April 7, 2019
Fifth Sunday in Lent
IS 43:16-21 PS 126:1-2, 2-3, 4-5, 6 PHIL 3:8-14 JN 8:1-11
“As we hear the familiar story of the woman taken in adultery today,” our priest began his homily. “I’m sure that a lot of questions come to mind.”
I didn’t have a lot of questions though. I only had one, “What happened to the man who was committing adultery with her?”
Jewish law said that the adulterous woman should be taken out and stoned, but what did it say about the man? Did he get off free? He got to wipe any trace of her from his own body, and then go home? What happened to the other guilty party there? Why do we never hear about the man?
Was the woman in the story just a means to an end for him? Did she just serve to scratch and itch and nothing more? We may never know, but what we do know is that the scribes and Pharisees were no better than he was. They, too, used her body, and perhaps worse, were willing to use her life, for their own personal gain.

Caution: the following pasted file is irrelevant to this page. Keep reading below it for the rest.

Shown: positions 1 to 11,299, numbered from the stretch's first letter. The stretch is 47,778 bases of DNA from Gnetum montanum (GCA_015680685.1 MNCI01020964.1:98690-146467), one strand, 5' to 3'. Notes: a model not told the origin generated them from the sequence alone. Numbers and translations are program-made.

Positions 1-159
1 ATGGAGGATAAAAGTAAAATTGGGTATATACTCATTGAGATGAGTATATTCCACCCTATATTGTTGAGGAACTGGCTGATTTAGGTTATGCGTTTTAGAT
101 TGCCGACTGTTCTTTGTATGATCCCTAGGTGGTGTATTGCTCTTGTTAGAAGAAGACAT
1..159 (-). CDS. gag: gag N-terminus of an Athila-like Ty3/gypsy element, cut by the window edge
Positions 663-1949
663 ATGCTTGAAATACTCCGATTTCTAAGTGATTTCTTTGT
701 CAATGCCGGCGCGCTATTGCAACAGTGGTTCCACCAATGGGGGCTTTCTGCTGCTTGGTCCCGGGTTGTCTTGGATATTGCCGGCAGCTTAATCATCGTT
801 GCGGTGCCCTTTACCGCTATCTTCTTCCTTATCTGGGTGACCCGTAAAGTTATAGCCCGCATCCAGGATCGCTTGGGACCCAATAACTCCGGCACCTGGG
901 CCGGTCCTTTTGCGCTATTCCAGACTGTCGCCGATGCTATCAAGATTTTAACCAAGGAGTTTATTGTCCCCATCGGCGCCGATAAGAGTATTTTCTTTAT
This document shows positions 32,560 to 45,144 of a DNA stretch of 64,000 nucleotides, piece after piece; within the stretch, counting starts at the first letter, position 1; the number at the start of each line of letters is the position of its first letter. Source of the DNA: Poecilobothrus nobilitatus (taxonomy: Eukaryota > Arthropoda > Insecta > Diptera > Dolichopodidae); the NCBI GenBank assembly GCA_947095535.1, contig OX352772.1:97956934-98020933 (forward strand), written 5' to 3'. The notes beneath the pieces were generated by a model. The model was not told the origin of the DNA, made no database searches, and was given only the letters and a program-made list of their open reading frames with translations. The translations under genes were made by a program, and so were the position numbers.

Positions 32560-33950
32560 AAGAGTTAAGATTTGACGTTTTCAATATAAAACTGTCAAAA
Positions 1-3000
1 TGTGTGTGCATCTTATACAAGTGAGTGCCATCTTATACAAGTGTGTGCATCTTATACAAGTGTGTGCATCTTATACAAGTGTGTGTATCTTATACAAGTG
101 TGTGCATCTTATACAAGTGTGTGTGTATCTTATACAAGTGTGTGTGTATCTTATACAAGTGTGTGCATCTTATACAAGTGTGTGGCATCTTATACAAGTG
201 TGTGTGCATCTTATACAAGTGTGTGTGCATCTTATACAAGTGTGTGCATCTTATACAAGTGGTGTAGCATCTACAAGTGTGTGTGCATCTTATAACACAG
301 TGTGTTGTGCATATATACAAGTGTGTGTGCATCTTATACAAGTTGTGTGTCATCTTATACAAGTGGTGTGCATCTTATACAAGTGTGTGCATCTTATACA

She wasn’t a person to them. The woman was a thing. She was a pawn in their attempt to catch Jesus saying something scandalous or heretical. In their rush to triumph over Him, they were willing to over look her humanity.
Christ’s ability and willingness to see the humanity and dignity of other people may have been one of the most revolutionary things that he did. Lepers, whores, tax collectors, and sinners; He looked and saw them all. He saw beyond their sins and the labels their society used to degrade and dehumanize them, and he saw the people that they were, as well as who they could become.
It’s the same offer He makes to us today. He offers to see beyond the labels we wear, beyond the judgment of other people, beyond the things we have done, beyond the truths about ourselves that we hide from the rest of the world. He looks past all of that to the people we could be if only we allowed Him to transform us. If only we were willing to find who we really are when we allow Christ to stand between us and the world.
The way that the woman did.